Tokyo-Rio blues

Sushi Samba attempts to combine the cuisines of Japan, Brazil and Peru but serves up a hodgepodge of tastes.

Sushi Samba 370 (photo credit: Courtesy)
Sushi Samba 370
(photo credit: Courtesy)
The first time I tried sushi was at a revolving sushi restaurant tucked behind one of Tokyo’s busiest railway stations. It was a raw Japanese experience – a simple aesthetic, plates taken from the conveyor belt and piled high to be tallied for the bill at the end of the meal; sushi chefs working frantically in the island created inside the belt, slapping every variety of fish and seafood imaginable onto a ball of round rice wrapped in seaweed; a tap serving piping hot green tea; pickled ginger and a bowl of soya.
It wasn’t love at first bite – the taste of raw fish can be overwhelming for the uninitiated – but gradually it became a romance. In two years spent in Japan, I graduated to some of the country’s finest sushi restaurants. From simple kaiten (revolving) sushi bars to upmarket break-the-bank Ginza restaurants, there is one thing in common: Good sushi is based on simple, clean, fresh tastes.
Fast forward 20 years and, together with my partner, I visited Sushi Samba in Tel Aviv’s Ramat Hahayal neighborhood, where thousands of hi-tech workers pour out of their offices in droves – not quite the Tokyo salaryman rush, but about as close as you will get to it in Israel – to dine at the dozens of restaurants on the quarter’s main drag.
Sushi Samba aims to merge the “energy and spirit” of three cultures – Japan, Brazil and Peru – following the great Japanese migration to the latter two countries at the beginning of the 20th century. That was sparked by the end of feudalism in Japan, which resulted in mass unemployment among agricultural laborers at the same time that the South American countries were experiencing a labor shortage in their coffee plantations due to the abolition of slavery. In Brazil, the Japanese were described as “insoluble,” and it was only with the rise of Japan that their status began to change and they began to integrate into Brazilian society.
History aside, the fusion of Japanese and South American cuisine is perhaps more the domain of Western restaurants such as Sushi Samba, which is part of an American chain that started out in New York, than it is the reflection of a true melting pot of cultures.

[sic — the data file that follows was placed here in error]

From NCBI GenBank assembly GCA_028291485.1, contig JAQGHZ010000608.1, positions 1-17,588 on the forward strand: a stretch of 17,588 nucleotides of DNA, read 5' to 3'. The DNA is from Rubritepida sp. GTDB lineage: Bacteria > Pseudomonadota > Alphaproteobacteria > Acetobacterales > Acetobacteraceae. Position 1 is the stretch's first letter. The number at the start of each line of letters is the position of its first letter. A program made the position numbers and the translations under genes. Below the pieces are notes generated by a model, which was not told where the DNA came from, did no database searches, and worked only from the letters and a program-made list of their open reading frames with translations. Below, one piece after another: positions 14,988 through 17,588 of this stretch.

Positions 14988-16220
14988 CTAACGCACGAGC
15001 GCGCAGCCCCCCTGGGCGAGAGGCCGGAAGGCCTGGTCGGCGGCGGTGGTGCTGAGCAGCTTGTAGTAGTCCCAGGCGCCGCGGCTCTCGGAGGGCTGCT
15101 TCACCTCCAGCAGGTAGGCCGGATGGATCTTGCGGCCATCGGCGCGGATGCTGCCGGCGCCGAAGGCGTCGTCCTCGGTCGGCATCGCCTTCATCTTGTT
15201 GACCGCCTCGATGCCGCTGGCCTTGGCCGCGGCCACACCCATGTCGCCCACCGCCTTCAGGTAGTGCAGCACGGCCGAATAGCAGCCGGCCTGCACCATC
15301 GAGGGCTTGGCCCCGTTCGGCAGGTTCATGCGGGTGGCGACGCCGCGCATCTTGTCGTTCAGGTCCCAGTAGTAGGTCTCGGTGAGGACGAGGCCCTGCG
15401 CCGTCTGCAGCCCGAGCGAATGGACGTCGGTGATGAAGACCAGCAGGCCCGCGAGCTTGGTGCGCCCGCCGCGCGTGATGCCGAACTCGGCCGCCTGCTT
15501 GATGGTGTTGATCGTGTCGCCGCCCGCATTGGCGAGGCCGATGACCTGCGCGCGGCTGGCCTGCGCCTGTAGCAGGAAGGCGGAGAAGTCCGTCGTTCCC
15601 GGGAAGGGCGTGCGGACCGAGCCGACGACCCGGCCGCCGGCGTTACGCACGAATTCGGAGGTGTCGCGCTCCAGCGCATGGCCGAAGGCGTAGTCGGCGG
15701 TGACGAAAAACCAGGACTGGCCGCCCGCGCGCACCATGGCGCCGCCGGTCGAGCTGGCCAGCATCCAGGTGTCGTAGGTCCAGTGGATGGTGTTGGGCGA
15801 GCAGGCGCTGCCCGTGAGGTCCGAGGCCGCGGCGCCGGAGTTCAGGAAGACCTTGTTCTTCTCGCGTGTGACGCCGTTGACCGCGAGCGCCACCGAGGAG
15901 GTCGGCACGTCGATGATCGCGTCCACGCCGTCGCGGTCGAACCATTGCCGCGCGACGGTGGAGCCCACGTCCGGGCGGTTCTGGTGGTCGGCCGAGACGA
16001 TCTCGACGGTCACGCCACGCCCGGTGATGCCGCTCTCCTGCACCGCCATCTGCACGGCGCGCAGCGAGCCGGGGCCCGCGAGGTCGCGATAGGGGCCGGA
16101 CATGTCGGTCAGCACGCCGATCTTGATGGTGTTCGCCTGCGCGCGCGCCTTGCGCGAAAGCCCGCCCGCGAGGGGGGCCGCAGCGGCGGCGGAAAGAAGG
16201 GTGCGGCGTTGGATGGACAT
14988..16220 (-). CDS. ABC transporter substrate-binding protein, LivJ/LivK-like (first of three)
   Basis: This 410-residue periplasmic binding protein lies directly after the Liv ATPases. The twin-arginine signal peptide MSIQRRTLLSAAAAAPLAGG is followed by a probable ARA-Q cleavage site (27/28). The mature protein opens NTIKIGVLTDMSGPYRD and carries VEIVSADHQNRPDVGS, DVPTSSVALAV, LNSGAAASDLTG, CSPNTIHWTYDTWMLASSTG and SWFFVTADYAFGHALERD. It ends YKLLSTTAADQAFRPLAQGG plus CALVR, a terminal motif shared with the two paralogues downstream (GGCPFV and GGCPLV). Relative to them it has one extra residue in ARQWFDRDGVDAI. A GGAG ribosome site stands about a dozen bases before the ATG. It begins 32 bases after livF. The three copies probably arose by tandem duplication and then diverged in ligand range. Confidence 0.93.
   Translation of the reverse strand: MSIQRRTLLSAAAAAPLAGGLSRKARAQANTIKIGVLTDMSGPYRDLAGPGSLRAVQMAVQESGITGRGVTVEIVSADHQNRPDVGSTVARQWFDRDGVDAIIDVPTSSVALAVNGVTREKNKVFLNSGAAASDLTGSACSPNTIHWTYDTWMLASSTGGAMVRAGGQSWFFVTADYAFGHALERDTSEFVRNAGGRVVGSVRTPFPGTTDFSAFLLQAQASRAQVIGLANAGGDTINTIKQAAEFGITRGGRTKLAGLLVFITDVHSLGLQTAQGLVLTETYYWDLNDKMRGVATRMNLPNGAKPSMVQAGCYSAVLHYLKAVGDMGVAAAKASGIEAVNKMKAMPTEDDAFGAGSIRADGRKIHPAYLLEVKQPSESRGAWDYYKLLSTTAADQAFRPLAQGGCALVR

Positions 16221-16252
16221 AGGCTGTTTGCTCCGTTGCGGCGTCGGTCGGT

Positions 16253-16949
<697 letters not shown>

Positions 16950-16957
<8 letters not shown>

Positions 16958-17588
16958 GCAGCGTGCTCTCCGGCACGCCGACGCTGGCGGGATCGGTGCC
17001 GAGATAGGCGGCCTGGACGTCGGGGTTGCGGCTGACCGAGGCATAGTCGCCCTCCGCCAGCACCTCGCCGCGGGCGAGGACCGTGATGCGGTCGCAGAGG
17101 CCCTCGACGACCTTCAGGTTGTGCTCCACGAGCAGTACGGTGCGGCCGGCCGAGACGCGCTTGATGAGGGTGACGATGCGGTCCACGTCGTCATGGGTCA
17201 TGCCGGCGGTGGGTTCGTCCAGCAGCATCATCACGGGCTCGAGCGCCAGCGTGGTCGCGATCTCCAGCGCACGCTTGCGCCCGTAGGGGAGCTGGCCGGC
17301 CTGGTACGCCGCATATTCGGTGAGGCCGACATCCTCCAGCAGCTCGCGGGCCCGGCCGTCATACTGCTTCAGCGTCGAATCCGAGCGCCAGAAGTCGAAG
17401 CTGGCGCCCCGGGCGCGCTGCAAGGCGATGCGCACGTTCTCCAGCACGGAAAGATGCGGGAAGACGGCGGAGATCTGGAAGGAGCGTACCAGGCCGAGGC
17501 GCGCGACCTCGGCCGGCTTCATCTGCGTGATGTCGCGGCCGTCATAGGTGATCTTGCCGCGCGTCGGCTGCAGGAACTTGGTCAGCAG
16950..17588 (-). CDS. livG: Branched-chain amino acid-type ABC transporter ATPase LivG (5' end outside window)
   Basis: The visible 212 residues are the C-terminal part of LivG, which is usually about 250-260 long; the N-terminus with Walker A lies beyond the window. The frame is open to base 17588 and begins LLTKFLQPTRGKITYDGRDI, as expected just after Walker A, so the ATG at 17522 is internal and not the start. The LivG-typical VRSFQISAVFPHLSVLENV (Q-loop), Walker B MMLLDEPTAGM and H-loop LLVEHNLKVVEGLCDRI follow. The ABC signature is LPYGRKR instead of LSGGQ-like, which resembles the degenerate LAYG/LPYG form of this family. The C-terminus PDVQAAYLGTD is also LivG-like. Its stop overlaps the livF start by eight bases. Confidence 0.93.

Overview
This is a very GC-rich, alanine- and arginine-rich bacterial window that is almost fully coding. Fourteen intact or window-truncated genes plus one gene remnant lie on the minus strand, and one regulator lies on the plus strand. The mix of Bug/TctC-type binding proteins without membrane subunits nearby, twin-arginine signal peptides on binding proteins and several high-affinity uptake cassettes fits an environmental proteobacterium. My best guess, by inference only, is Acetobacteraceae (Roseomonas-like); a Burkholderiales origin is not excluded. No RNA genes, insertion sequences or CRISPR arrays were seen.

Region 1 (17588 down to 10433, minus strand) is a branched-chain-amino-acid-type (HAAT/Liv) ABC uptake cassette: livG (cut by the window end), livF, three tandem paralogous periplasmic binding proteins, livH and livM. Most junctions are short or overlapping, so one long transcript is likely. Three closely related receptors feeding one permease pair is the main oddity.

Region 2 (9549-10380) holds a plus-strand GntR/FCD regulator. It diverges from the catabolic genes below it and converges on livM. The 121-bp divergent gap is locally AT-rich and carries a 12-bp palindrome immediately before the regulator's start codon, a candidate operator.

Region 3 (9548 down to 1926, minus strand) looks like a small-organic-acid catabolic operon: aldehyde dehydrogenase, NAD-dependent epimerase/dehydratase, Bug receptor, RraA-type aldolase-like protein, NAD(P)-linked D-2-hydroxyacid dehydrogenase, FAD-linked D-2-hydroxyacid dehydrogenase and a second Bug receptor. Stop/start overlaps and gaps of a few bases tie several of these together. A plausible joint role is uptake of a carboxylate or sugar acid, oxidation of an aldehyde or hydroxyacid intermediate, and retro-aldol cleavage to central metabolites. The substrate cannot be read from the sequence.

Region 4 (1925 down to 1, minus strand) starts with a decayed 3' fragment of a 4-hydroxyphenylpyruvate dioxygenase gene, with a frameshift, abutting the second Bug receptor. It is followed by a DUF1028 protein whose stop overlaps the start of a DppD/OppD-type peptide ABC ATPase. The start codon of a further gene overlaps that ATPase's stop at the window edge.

As I am a purist, Sushi Samba was going to be a hard sell for me, but both I and my partner, who has ventured neither to the Far East nor to South America, found the food to be not a merging of cultures but a hodgepodge of tastes.
We started out with cocktails. I took the Imanja (NIS 38), a cocktail of vodka, lychee liqueur, crushed lemon, mango and sour that was overly sweet, while my partner took the Spicy Ginger (NIS 40), a cocktail of sake, strawberry vodka, fresh ginger, guava and lemon juice that was totally dominated by the ginger.
For the appetizers, first out came a Yellowtail Ceviche (NIS 44) served with organic tomatoes that was fresh and tasty, although the additional spices were dominant for my taste rather than adding that little extra something that can bring a dish to life.
The Samba Pizza (NIS 40) was served on a thin tortilla base that could barely bear the weight of the salmon and mozzarella topping that was mixed with palm hearts, jalapenos and a spicy Japanese mayonnaise.
Two sushi rolls were more of a success. The Samba TLV roll – tataki tuna with a spicy chili sauce – made me do a little jig if not a full-fledged samba, while the Neo Tokyo (NIS 62) – tuna, tempura chips, spicy Japanese mayonnaise and aji panca (a Peruvian chili sauce) – combined nicely but was a little strong on the mayo.
We asked for some green tea to clear the palate, but way too much tea was piled in the pot and after a few minutes it tasted more like a bitter South American yerba matte than a gently fragranced Japanese tea.
A request from the waiter for another, lighter, pot solved the problem.
Next, we tried the vegetable tempura (NIS 38), but again the dish was lacking refinement. The vegetables were sliced too thickly, resulting in a tempura that was heavy and oily. We decided to try one more dish, a Pecania roll (NIS 52) – a roll of sirloin tartar; ginger; kanpyo (dried shavings of gourd); oshinko (a Japanese pickle); and aji amarillo mayonnaise (a Peruvian chili mayonnaise). The flavors failed to combine, and once again the ginger and mayo were overly dominant.
For desert, we had the Chocolate Jinga (NIS 38), a chocolate marquise served with caramalized bananas and vanilla ice cream. The chocolate marquise was rich in flavor and not too sweet, while the caramalized bananas were delicious, but didn’t remind me of either Tokyo or Rio.
The writer was a guest of the restaurant.
Sushi Samba
Not kosher
27 Habarzel Street Ramat Hahayal, Tel Aviv
(03) 644-4345